The brain controls all thought and action. It is approximately 2 percent of your body weight, yet uses 20 percent of blood, oxygen and calories. It is the most energy demanding of all organs in the body, and can be your best ally or your biggest enemy.

Brains are complex. There are two fundamentally different modes of thinking. We are most familiar with focused thinking, however elusive that seems to feel in today’s world. Diffused thinking is a more relaxed, big picture state of thinking that allows space for creativity. There is a time for focus and a time for diffusion.

Focused thinking mode is for problem solving using familiar pathways in your brain. Set yourself up for success in the following ways:

  • First, get the clutter out of your head by writing it down on paper, then chunking and simplifying. This is your to-do list that will never be completed.
  • Prioritize prioritizing. Ignore all that you could do, which is most of your to-do list, and do what you should do. This becomes your success list that will get you where you want to go in life.
  • Select the top one to three priorities for the day and use a timer to focus on at least the top one, either two 25 minute chunks of time, or one 50 minute chunk of time. Turn off all distractions including your cell phone.

Diffused thinking mode is for thinking outside of the box. To create space for diffused thinking, plan time in your day for whatever puts your brain in a neural resting state, which can include:

  • Walking outside.
  • Listening to music.
  • Taking a long warm shower.
  • Playing with your dog or cat.
  • Breathing with the 4-7-8 method.

One hour of focused attention equals four hours of distracted attention. Ideally, find one hour minimum in your day to focus deeply, and you will create more space and energy for the creative diffused mode to blossom.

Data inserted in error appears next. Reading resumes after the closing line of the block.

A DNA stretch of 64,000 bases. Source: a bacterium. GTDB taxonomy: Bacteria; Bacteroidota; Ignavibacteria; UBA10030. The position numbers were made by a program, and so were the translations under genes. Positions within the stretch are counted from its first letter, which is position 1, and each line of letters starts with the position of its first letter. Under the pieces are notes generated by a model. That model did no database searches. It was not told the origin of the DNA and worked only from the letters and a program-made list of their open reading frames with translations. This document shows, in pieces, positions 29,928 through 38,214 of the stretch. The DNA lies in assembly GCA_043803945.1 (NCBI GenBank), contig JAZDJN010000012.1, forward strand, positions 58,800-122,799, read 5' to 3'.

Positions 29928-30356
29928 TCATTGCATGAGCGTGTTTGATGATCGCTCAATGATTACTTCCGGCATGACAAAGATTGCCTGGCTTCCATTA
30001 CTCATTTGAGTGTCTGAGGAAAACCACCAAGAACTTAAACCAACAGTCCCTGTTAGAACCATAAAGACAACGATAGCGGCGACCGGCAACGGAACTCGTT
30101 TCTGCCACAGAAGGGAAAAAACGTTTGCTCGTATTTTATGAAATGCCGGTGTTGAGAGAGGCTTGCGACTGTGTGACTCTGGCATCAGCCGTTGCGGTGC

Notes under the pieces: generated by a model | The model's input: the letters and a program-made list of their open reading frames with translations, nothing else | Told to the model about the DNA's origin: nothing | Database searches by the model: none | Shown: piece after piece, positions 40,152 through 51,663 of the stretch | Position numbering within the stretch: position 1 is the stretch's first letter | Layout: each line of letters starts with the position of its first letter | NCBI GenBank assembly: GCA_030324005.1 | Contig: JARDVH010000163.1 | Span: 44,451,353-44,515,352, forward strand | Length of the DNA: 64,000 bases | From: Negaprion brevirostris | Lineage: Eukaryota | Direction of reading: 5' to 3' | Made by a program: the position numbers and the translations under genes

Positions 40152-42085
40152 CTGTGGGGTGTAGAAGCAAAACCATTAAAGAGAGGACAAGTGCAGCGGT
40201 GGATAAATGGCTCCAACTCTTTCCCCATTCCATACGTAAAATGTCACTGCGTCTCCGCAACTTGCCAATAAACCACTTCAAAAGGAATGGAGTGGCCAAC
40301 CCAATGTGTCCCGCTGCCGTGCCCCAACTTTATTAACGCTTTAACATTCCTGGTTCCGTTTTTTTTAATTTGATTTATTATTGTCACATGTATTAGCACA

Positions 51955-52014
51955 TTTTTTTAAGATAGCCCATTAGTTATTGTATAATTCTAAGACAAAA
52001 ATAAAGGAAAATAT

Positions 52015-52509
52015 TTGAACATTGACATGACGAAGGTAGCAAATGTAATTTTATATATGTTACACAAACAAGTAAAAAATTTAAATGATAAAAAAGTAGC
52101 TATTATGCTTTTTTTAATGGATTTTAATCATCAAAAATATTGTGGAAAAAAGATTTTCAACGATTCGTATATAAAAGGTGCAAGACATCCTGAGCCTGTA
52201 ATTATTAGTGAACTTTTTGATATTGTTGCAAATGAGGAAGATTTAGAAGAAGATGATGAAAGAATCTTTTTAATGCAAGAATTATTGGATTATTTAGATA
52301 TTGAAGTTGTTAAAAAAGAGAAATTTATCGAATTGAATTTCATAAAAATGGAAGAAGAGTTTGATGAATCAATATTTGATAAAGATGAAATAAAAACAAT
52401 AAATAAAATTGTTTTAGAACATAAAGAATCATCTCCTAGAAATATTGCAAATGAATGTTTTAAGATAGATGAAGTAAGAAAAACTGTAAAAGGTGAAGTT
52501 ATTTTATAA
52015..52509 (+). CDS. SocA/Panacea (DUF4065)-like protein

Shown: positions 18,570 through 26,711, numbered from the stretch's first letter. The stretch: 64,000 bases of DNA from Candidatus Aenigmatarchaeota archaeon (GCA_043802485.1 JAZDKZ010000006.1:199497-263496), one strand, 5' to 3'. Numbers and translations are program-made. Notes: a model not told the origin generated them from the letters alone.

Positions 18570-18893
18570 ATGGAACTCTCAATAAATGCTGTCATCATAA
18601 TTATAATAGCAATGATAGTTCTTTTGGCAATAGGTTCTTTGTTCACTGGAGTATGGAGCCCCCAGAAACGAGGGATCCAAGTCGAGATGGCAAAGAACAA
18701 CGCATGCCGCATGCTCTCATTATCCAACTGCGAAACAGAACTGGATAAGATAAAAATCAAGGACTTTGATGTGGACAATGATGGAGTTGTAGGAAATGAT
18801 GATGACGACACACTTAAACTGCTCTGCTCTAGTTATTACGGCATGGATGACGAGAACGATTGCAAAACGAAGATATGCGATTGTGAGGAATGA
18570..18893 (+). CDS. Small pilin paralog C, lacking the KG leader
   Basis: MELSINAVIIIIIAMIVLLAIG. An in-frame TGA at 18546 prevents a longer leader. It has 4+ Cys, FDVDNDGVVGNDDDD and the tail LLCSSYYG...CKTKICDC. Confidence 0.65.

Remember when you first fell in love? Your energy for your newfound love was over the top, even though you gave little thought to much else, including eating, sleeping or even breathing for that matter. Falling in love is like magic energy. Alas, this soon fades to real life and relationships.

Your purpose in life is like magic energy and it does not need to fade. What do you value? What is so important to you that you are willing to suffer for it? Losing weight to be healthier, spending time with loved ones, learning a new language, changing jobs to get on a better track to follow your dreams rather than just working for a paycheck?

A life lived on purpose is the most powerful and energetic of all. Be clear about your top five values in life and make sure that your success list aligns with what is most important to you. The spirit has boundless energy and flow when you love yourself enough to create the life that you desire. In the words of the famous inventor and physicist Nikola Tesla, “If you want to find the secrets of the universe, think in terms of energy, frequency and vibration.”

Jan Drobnick is an adjunct faculty member in Daniels’ Executive Education program. She teaches mindfulness, energy and all things wellness for the Custom Corporate programs to help clients understand the connection between taking new intellectual growth with the energy required to transform it into substantive change. A certified health coach with the American Council of Exercise since 2001, Drobnick is working on her behavior change specialist and mind body (mindfulness) specialist certifications. She weaves her recent neuroleadership certification from Pepperdine into her teachings. Drobnick has a BS from Regis University in Health & Wellness.